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I am using TeX Live 2012/Debian on Linux Mint 14.

I am wondering what the right definition of the TEXINPUTS variable is.

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    Don't define TEXINPUTS in the environment if you don't have compelling reasons to do it, such as the need to set some shared input directory. – egreg Jan 14 '13 at 11:11
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    I have a local folder where I put extra stuff in. Therefore I need to define the variable and somehow adding :$TEXINPUTS in the definition does not work. – Jana Jan 14 '13 at 12:03
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    you should not set TEXINPUTS. You'll get problems when using ConTeXt or LuaTeX beside pdflatex – user2478 Jan 14 '13 at 12:30
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    @Herbert, what problems? How should we refer to collections of other latex content instead? We have used TEXINPUTS to manage large collections of files created by different people for many years. What should we do to use lualatex? – Leo Mar 6 '14 at 19:43
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You can always put your personal files in a proper subdirectory of ~/texmf; for instance, your personal .sty files could go in

~/texmf/tex/latex/jana/

This "personal tree" is always consulted for input files before the other trees and doesn't need hashing (with texhash aka mktexlsr). This is by far the preferred method for personal input files.

If instead you have a folder somewhere, you can set the variable TEXINPUTS in the environment by saying something like

export TEXINPUTS=/path/to/the/local/folder//:

The // means that TeX programs will search recursively in that folder; the trailing colon means "append the standard value of TEXINPUTS" (which you don't need to provide).

Note that TEXINPUTS is usually not set; it takes a value as soon as a TeX program is started (by reading a set of texmf.cnf files). However, if the program finds it in the environment, it follows the rule sketched above.

If you need the current directory to be searched for inputs before the local one, then

export TEXINPUTS=.:/path/to/the/local/folder//:

should be the best choice.

  • I have the following: export TEXINPUTS=.:/path/to/my/local/folder//:/usr/share/texmf//:/usr/share/texlive/texmf//. But now it is missing a lot of files. For example inputenc.sty. – Jana Jan 14 '13 at 12:38
  • @Jana That's surely a wrong way to do that. – egreg Jan 14 '13 at 13:08
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    Problem is that I do not know the right way. – Jana Jan 14 '13 at 13:17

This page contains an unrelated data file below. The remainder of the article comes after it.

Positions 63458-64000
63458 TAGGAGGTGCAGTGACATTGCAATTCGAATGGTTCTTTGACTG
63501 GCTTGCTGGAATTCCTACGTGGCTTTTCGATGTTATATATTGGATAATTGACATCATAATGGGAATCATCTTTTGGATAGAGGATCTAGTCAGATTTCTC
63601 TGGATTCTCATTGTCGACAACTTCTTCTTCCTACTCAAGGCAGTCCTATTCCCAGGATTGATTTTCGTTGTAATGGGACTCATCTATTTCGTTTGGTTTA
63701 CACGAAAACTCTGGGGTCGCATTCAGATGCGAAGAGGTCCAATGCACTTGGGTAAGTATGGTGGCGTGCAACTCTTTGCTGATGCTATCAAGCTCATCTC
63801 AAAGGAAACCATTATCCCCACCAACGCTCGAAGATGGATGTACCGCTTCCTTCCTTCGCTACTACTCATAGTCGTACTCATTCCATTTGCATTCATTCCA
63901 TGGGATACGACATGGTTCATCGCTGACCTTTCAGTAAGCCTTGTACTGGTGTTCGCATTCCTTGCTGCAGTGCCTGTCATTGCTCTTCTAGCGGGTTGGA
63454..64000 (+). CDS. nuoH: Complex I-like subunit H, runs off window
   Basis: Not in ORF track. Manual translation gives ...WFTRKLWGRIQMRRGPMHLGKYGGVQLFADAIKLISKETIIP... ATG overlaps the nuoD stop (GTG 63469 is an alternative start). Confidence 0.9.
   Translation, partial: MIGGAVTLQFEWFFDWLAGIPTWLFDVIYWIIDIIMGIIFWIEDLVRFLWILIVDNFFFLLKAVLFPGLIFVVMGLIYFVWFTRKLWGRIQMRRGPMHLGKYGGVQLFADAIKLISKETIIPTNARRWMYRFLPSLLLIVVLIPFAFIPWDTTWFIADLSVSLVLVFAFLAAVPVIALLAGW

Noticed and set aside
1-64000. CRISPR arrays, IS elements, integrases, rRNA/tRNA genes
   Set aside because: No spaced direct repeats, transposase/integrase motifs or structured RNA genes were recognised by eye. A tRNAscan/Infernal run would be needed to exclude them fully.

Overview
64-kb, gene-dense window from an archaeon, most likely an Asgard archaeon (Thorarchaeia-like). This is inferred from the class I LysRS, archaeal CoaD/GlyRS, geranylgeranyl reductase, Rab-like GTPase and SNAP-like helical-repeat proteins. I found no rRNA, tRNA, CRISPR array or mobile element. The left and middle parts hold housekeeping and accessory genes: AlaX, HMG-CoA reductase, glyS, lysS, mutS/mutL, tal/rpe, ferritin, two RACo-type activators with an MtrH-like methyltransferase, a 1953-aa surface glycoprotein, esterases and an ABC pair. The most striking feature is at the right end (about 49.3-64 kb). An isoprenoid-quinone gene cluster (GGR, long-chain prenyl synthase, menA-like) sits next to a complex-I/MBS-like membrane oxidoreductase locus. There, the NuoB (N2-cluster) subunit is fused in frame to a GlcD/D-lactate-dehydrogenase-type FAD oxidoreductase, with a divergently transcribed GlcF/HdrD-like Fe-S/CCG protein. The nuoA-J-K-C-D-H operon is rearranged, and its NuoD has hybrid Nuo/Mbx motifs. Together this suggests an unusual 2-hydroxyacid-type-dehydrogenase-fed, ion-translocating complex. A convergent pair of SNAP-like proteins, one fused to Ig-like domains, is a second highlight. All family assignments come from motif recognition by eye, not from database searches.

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    @Jana Did you try my answer? As I've added, for clarity, you don't need to add the value of TEXINPUTS, the trailing colon suffices. – egreg Jan 14 '13 at 13:32
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    @Leo In my experiment it works with lualatex – egreg Mar 6 '14 at 20:50
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The question asks for a definition of the environmental variable TEXINPUTS: it controls where LaTeX searches for input files, the default is:

  1. First your current directory.
  2. Second the local ifp styles held in /ifp/latex/ and its subdirectories.
  3. Third the standard system LaTeX directories, where are held in /usr/share/texmf/tex/latex/ and its subdirectories.

TEXINPUTS can contain a list of paths. I am using "xelatex" on windows, and in that environment you must separate the separate path entries by semicolon. Colon will not work. If you want LaTeX to find files in the current folder be sure to include a "." in as one of the entries. Some sources sensibly recommend adding your personal path into the existing setting without looking the rest of the path by using a construct like this:

TEXINPUT=.;/Home/loginname/mystyles/;$TEXINPUTS

The other answer seems to be on the subject of how to use it (and there are plenty of comments saying simply don't use it.) However, in my case, I have a collection of content stored in a source management system organized according to the team that maintains the content, but we need to compose a book out of various selections of the content pieces. Putting that content into a particular folder on the current machine is out of the question. We have to have a way for each book specify where to find all the content. We have not found any other way to specify in the build script where LaTeX is supposed to find all the pieces of the book.

  • That is so strange! Why did the xelatex developers use non-standard semicolons instead of colons? – vy32 Oct 7 '18 at 17:12
  • @vy32 the semicolons are there for all Windows environments not just XeLaTeX on unix or mac they are colons its a Windows thing just for this windows specific alternative answer – KJO Apr 1 at 23:13

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